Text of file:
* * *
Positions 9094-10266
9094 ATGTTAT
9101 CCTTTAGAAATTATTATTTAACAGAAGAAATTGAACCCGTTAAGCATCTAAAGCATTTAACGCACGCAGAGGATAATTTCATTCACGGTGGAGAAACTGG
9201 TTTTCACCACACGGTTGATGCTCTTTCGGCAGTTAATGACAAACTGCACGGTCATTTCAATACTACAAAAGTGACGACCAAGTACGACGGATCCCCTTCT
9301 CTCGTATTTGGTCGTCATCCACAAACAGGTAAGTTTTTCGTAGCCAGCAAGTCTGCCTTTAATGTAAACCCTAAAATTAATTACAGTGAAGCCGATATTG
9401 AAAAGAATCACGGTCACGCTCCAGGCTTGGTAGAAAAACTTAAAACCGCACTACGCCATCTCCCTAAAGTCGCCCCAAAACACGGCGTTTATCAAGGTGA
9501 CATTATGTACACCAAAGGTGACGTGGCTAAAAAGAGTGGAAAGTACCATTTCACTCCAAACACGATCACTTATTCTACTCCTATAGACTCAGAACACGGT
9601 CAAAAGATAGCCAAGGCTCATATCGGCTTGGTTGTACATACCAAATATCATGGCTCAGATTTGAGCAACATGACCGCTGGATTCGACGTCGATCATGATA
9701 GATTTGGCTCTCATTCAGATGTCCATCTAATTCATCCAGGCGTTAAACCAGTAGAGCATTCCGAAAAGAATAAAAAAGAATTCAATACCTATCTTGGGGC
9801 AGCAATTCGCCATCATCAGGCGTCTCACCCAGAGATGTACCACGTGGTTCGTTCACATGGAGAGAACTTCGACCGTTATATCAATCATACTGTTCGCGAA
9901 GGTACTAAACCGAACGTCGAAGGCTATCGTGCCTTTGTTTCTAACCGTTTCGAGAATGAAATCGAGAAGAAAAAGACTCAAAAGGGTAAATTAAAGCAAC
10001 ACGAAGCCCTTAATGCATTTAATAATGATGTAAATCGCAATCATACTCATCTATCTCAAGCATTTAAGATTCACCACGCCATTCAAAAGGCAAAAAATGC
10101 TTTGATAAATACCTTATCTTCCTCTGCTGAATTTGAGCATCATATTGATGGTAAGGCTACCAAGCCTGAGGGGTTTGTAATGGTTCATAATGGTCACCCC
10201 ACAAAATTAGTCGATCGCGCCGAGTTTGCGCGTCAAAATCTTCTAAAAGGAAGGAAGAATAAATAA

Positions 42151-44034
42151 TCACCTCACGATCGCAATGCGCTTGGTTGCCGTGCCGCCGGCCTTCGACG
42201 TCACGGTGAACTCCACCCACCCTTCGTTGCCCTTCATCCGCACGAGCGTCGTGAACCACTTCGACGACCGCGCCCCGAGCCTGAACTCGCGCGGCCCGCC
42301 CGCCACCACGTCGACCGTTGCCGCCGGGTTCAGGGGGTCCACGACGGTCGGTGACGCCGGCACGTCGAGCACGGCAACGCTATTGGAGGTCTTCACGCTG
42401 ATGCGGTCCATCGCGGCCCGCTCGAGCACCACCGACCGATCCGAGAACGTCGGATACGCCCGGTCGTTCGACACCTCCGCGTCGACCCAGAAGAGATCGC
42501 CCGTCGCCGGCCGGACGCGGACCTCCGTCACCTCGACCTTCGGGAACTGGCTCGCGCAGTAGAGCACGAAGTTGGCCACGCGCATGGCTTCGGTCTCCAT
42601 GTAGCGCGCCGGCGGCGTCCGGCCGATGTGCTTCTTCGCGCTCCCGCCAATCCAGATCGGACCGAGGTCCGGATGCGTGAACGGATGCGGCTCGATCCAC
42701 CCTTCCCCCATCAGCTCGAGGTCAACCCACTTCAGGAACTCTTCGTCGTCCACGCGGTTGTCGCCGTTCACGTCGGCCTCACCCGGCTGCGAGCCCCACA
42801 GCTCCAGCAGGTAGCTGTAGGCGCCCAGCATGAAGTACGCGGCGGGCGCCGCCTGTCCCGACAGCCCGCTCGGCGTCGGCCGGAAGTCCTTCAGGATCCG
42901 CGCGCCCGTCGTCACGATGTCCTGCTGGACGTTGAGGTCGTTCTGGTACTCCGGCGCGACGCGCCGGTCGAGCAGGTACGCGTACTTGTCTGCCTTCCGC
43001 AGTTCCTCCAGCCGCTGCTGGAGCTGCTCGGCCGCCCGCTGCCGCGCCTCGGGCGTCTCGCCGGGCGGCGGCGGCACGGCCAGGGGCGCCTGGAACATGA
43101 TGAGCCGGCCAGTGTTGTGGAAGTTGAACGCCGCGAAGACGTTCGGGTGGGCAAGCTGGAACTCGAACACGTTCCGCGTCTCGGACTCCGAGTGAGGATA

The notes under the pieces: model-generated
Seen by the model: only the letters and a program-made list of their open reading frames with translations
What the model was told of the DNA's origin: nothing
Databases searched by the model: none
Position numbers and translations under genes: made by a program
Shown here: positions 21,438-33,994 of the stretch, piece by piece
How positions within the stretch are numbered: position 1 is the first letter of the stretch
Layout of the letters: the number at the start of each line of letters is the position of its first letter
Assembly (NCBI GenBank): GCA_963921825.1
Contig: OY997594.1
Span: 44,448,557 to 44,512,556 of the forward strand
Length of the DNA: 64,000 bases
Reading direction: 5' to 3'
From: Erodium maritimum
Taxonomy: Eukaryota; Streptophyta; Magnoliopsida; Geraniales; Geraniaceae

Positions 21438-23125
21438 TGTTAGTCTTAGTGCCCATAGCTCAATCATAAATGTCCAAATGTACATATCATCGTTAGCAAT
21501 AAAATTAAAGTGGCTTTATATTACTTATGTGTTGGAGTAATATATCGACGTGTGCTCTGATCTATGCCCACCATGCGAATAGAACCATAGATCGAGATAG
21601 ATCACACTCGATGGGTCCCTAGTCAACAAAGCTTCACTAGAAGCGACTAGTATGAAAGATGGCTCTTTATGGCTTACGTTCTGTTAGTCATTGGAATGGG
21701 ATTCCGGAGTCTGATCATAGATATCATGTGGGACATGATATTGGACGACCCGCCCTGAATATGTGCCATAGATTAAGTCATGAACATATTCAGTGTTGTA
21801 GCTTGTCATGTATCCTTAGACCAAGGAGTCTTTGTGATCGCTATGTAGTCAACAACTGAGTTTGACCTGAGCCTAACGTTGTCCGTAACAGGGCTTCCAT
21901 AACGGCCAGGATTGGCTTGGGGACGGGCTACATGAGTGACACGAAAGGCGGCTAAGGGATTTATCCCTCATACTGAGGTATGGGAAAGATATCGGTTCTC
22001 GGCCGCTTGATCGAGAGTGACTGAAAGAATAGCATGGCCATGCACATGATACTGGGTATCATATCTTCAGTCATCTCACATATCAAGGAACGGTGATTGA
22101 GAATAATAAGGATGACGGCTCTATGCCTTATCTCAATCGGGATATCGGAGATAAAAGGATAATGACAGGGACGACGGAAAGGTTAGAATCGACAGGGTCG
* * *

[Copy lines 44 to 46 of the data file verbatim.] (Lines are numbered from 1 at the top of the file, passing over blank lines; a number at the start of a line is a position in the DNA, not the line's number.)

21501 AAAATTAAAGTGGCTTTATATTACTTATGTGTTGGAGTAATATATCGACGTGTGCTCTGATCTATGCCCACCATGCGAATAGAACCATAGATCGAGATAG
21601 ATCACACTCGATGGGTCCCTAGTCAACAAAGCTTCACTAGAAGCGACTAGTATGAAAGATGGCTCTTTATGGCTTACGTTCTGTTAGTCATTGGAATGGG
21701 ATTCCGGAGTCTGATCATAGATATCATGTGGGACATGATATTGGACGACCCGCCCTGAATATGTGCCATAGATTAAGTCATGAACATATTCAGTGTTGTA